“All the gallery owners are artists. It’s not always about the money, but for our love of the community and quality of life. The galleries in Surf City have created an ‘arts district,’ which can be used in the borough’s master plan to attract residents and increase property values,” Matt Burton told me. “The exhibits and events are a contributing factor to Surf City being a creative destination. The amount of tourism is a huge boost to the local economy. We also provide content for national, state and local publications showcasing the best qualities of LBI, which is free advertising for our area. We, as gallery owners, see these events as gains for all businesses.”

To be fair to the municipality, there are rules on the books from the Dark Ages. And the town has always been pretty amicable about these events. I know first-hand because I went to the police department before one of these said gatherings of which I had some involvement just to be courteous, keep them aware of what was happening and ask if they had any guidelines. There was never a problem then and there has not been a problem. So I suspect there’s someone leaning on the town to put an end to the good times. We just don’t know who.

Let’s hope that the town finds a solution to this that doesn’t involve simply snipping off the fun. Because no one wants to go back to the old ways.

JULY RIDE: Last weekend was big all around. Between Farias celebrating 50 years and South End Surf ’N Paddle’s Shapefest, it was a nonstop party. Congrats to the Farias fam for keeping it alive for so long. And Ken Gallant said it was South End’s best Stokefest yet.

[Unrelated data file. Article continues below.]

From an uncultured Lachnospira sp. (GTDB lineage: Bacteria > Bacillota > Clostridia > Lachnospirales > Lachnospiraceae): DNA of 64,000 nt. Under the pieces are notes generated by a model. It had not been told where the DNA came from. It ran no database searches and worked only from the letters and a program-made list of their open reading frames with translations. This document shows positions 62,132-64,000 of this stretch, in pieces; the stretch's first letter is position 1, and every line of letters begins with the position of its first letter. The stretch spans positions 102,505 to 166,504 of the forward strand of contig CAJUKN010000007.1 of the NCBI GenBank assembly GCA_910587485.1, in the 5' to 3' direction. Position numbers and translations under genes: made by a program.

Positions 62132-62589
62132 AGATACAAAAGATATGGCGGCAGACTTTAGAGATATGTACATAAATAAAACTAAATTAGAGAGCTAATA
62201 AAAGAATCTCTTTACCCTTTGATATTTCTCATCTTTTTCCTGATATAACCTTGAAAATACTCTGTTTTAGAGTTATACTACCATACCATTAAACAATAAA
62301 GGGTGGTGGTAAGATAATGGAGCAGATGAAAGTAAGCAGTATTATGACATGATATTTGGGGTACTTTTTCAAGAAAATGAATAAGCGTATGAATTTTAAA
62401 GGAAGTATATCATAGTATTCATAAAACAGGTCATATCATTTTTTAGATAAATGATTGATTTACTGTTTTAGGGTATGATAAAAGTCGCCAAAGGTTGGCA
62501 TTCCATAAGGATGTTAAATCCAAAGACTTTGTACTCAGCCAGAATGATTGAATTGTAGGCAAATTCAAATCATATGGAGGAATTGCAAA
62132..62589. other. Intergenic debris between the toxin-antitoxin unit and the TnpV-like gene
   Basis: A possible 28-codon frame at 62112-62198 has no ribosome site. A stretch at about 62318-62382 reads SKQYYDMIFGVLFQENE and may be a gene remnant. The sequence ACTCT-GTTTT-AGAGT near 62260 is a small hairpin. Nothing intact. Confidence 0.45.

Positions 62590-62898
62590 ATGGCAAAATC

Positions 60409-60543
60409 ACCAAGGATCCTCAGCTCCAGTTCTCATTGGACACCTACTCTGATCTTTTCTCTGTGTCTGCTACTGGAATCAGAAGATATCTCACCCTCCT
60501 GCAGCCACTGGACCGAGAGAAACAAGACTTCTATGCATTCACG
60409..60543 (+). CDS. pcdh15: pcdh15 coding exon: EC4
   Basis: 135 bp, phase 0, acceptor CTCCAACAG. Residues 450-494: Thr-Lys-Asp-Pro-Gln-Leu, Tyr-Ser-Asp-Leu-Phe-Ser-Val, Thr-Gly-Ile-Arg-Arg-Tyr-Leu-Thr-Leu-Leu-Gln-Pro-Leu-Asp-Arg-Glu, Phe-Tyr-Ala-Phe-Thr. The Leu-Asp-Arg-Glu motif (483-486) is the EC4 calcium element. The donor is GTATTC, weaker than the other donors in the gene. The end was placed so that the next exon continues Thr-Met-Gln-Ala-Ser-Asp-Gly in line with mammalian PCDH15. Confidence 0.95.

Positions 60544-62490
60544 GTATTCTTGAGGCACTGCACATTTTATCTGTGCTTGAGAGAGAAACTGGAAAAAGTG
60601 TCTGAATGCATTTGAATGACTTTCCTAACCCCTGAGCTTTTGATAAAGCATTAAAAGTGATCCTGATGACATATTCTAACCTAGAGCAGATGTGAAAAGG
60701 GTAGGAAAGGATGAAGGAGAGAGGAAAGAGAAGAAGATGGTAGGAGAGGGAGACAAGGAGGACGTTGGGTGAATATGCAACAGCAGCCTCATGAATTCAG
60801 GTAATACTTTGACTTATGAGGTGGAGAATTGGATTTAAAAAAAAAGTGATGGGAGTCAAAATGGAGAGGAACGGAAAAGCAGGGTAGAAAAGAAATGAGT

Welcome to 4th of July. Let’s get crazy.

There are events aplenty around LBI this week, but not many of the Liquid Lines nature. All of your favorite bars and organizations have fun stuff planned. Get out there and enjoy ’em along with some fireworks and slightly charred food off the grill.

The only news of timely importance is that the Jetty Coquina Jam registration is open and the event is July 28 with a no-wave date of Aug. 4. Now in its 11th year, this event has raised over $70,000 for David’s Dream & Believe Cancer Foundation, which goes directly to families battling the disease. Sign up now, as it’s something everyone wants to be a part of.

In closing this week, I’ll say that some folks have told me to not write about politics. Hey, I hate it as much as anyone. But from rolling back rules against water pollution and denying climate change to executive orders rescinding national monuments and pulling out of the Paris Climate Accord, this is not America’s brightest moment. The majority of Americans do not support this current nonsense.

But can we resist this administration and still love our country?

Damn right.

Wave that flag high this week. Sanity will prevail.

joncoen@thesandpaper.net